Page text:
The NHS is the most emotive example of people free riding courtesy of the British taxpayer. Doctors say they are not border control officers, and they’re reluctant to ask people to confirm their identity… no doubt for free of being accused of racism. According to Full Fact, the independent fact checking body, the NHS loses £280 million a year on foreigners deliberately taking advantage of health tourism. Another £1.8 billion a year is spent on ‘normal’ foreign patients, of which only £500 million is thought to be recoverable.
The numbers do not even themselves out for Brits living abroad. There are more than twice as many EU citizens living here than Brits living in the EU. Most of those Brits identify themselves at the hospital; and the EU country claims its money back from our government whereas the same is not true the other way around. This is not acceptable; and Brexit is a perfect opportunity to sort it all out. There has to be a system where everyone coming into this country either has compulsory health insurance before they get off the plane; or their governments underwrite any health costs, as part of a visa waiver program. It’s not practical to ask hospitals to chase people halfway across the world to pay bills they probably can’t afford. But hospitals have to identify everyone using their services before or while they’re being treated, so we can check who is entitled to what.
National Entitlement Card
So, I think it’s time to introduce a National Entitlement Card that we all have to use in order to claim any public services… everything from claiming unemployment benefit to seeing your GP to using the local library. In 2006, Tony Blair tried to introduce a National Identity Card. This faltered primarily because there were big concerns about the amount of data that would be held on the register and how government agencies – and maybe others – could access and cross reference that data. David Cameron’s coalition government scrapped the idea in 2010. Well, an entitlement card is not the same as an identity card. The database need only contain basic information your name, address, nationality, national insurance number and some biometric identifying data, such as a retina scan, currently used in UK passports. It’s not necessarily a plastic card. In today’s digital world, the “card” could be a digital card, accessible via a mobile app. The same way as Paypal works.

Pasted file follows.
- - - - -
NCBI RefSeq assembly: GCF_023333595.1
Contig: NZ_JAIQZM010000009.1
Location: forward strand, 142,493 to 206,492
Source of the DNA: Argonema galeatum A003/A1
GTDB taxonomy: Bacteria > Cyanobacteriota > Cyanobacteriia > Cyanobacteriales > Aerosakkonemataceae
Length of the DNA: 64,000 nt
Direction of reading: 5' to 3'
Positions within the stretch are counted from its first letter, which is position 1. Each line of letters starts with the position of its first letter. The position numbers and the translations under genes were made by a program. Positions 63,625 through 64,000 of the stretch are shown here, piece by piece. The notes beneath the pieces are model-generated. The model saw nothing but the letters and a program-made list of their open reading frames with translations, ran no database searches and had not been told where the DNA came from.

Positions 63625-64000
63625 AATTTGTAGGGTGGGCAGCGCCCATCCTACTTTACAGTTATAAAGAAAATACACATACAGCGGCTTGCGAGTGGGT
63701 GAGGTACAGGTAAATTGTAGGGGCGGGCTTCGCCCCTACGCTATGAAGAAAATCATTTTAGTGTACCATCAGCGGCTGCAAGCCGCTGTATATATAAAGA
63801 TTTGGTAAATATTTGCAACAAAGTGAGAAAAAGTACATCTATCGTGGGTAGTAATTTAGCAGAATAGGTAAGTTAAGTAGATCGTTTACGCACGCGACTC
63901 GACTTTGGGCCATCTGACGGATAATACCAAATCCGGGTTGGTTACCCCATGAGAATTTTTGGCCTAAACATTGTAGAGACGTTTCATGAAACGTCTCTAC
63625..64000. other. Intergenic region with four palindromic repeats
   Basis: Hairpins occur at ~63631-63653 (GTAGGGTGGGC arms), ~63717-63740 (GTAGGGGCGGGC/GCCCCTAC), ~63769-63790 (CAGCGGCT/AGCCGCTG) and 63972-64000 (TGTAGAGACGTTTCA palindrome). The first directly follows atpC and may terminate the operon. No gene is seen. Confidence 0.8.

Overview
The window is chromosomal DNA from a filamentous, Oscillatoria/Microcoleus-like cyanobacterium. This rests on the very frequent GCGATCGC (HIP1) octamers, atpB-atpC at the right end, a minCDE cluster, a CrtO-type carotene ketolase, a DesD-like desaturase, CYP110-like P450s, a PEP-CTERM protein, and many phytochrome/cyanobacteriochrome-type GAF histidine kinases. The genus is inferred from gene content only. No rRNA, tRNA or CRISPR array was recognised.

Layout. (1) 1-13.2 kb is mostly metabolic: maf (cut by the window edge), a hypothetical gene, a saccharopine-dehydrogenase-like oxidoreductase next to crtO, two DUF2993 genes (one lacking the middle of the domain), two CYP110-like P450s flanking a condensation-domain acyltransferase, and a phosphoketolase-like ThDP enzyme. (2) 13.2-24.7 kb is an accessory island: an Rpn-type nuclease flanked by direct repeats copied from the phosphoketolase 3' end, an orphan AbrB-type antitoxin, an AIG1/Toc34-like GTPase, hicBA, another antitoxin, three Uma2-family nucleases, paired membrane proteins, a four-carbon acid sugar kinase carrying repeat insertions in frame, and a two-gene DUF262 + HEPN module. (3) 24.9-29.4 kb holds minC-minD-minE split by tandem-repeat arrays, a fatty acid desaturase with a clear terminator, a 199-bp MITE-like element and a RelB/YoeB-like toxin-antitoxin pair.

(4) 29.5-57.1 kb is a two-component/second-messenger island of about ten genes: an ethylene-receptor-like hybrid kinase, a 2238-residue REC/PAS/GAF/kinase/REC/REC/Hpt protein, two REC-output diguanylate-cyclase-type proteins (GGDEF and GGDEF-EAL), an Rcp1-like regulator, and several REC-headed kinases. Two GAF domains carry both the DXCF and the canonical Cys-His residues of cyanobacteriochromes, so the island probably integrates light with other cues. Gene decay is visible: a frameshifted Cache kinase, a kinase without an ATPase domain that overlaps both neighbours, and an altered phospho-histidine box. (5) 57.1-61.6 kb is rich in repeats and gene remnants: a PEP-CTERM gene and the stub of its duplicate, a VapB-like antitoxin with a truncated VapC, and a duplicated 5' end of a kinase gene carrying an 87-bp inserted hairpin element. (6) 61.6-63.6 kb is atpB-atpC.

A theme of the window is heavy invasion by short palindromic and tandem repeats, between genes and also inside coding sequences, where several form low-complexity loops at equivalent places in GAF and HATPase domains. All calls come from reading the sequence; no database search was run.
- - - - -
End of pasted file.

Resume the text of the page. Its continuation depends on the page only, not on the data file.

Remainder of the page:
So, even if you don’t have the card or your phone on you, say at a hospital, they can take a retina scan and match you to your records in the cloud, that way. Scotland already has a national entitlement card that coordinates services among 32 Scottish councils. It’s not the same as what I’m describing, but it shows the viability of the basic idea. The good thing about a National Entitlement Card is it will force a modernization of the welfare system because – behind the scenes – it will operate like a credit card. You walk into an A&E and get your broken arm fixed, and the hospital bills your card… say £500. That money is transferred from one pot of public money to the hospital. Consequently, it compels the state to accurately price services and account for them. Just like when you walk into a supermarket and buy a tin of beans. Tesco can tell you which brand of beans is selling in which neighborhood at what time of day. I doubt if the NHS today could tell you how many broken legs it treats on a Tuesday afternoon. This kind of data is important if you are managing any large enterprise; and you only get that data if you are tracking a flow of money. I’m a libertarian, but I cannot see any problems with having a National Entitlement Card. Logically, it’s the only way to police our welfare services in the modern world and ensure only those entitled to them, get them.